proof, cogent evidence(noun)
any factual evidence that helps to establish the truth of something
"if you have any proof for what you say, now is the time to produce it"
a formal series of statements showing that if one thing is true something else necessarily follows from it
a measure of alcoholic strength expressed as an integer twice the percentage of alcohol present (by volume)
proof, test copy, trial impression(noun)
(printing) an impression made to check for errors
a trial photographic print from a negative
validation, proof, substantiation(adj)
the act of validating; finding or testing the truth of something
(used in combination or as a suffix) able to withstand
"temptation-proof"; "childproof locks"
make or take a proof of, such as a photographic negative, an etching, or typeset
knead to reach proper lightness
read for errors
"I should proofread my manuscripts"
activate by mixing with water and sometimes sugar or milk
make resistant (to harm)
"proof the materials against shrinking in the dryer"
An effort, process, or operation designed to establish or discover a fact or truth; an act of testing; a test; a trial.
The degree of evidence which convinces the mind of any truth or fact, and produces belief; a test by facts or arguments which induce, or tend to induce, certainty of the judgment; conclusive evidence; demonstration.
The quality or state of having been proved or tried; firmness or hardness which resists impression, or doesn't yield to force; impenetrability of physical bodies.
Experience of something.
Firmness of mind; stability not to be shaken.
A proof sheet; a trial impression, as from type, taken for correction or examination.
A sequence of statements consisting of axioms, assumptions, statements already demonstrated in another proof, and statements that logically follow from previous statements in the sequence, and which concludes with a statement that is the object of the proof.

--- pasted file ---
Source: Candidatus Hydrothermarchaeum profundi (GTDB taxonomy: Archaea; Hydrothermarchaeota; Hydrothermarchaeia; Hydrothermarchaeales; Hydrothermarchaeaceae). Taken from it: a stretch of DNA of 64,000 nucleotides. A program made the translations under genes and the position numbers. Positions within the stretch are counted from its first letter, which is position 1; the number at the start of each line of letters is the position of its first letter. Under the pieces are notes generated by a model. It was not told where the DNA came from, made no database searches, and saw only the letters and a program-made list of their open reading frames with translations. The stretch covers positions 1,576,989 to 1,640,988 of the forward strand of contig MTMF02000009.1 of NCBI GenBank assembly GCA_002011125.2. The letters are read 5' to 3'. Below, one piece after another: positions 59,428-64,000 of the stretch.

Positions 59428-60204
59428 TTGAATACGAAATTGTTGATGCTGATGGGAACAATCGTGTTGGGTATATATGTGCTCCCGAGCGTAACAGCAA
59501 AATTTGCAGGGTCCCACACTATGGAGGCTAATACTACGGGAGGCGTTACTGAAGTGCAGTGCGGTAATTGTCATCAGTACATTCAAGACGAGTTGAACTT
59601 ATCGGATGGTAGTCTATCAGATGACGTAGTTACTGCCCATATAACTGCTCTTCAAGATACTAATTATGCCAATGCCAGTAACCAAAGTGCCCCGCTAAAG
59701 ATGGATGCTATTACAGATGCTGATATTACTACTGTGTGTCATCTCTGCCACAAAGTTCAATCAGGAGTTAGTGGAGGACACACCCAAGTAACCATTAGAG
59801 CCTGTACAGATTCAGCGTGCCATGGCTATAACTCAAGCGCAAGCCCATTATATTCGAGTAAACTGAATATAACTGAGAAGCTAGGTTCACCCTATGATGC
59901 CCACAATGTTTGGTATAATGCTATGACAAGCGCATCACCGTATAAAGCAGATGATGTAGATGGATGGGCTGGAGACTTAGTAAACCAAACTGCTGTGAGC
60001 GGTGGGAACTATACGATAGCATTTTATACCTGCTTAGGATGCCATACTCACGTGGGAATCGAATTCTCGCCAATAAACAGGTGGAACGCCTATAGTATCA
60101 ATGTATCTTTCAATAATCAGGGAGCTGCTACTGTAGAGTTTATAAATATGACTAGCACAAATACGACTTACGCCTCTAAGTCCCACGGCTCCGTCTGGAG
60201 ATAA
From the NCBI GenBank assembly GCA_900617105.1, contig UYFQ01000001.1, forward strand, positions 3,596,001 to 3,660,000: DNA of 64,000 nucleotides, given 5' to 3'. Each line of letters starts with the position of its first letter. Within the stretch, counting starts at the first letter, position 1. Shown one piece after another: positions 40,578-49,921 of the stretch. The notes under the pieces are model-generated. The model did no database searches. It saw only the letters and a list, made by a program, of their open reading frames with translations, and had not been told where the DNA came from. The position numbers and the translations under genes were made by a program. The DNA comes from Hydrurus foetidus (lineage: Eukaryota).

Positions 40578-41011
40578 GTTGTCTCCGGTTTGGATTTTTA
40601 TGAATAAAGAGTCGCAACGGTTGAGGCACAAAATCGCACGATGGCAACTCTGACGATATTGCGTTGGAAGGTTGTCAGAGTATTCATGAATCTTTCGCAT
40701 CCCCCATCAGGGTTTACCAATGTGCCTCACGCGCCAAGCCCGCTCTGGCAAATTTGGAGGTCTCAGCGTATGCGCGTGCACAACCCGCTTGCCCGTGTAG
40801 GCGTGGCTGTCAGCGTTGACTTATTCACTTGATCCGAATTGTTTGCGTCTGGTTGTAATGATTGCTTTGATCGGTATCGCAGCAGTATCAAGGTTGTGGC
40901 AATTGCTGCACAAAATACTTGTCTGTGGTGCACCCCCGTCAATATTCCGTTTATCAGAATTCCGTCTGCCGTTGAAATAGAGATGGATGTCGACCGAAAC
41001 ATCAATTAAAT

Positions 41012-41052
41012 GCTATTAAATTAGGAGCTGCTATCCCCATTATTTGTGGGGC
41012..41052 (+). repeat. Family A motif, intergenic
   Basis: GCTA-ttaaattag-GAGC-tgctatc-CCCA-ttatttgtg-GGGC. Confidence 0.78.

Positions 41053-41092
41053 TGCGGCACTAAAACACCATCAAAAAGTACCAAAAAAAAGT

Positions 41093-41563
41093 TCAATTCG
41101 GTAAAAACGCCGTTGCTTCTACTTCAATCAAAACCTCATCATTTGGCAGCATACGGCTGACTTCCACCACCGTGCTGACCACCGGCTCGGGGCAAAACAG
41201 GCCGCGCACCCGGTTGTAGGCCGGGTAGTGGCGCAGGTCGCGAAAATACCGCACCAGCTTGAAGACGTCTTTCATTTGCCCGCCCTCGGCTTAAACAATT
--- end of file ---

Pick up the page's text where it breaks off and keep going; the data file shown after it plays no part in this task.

A process for testing the accuracy of an operation performed. Compare prove, transitive verb, 5.
Armour of excellent or tried quality, and deemed impenetrable; properly, armour of proof.
To make resistant, especially to water.
To knead, as in bread dough.
A measure of the alcohol content of liquor. Originally, in Britain, 100 proof was defined as 57.1% by volume (not used anymore). In the US, 100 proof means that the alcohol content is 50% of the total volume of the liquid, and thus, absolute alcohol would be 200 proof.
Used in proving or testing.
a proof load; a proof charge
Firm or successful in resisting.
Being of a certain standard as to alcohol content.
Origin: From proof, from prove, from proba, from probare; see prove.
any effort, process, or operation designed to establish or discover a fact or truth; an act of testing; a test; a trial
that degree of evidence which convinces the mind of any truth or fact, and produces belief; a test by facts or arguments that induce, or tend to induce, certainty of the judgment; conclusive evidence; demonstration
the quality or state of having been proved or tried; firmness or hardness that resists impression, or does not yield to force; impenetrability of physical bodies
firmness of mind; stability not to be shaken
a trial impression, as from type, taken for correction or examination; -- called also proof sheet
a process for testing the accuracy of an operation performed. Cf. Prove, v. t., 5
armor of excellent or tried quality, and deemed impenetrable; properly, armor of proof
used in proving or testing; as, a proof load, or proof charge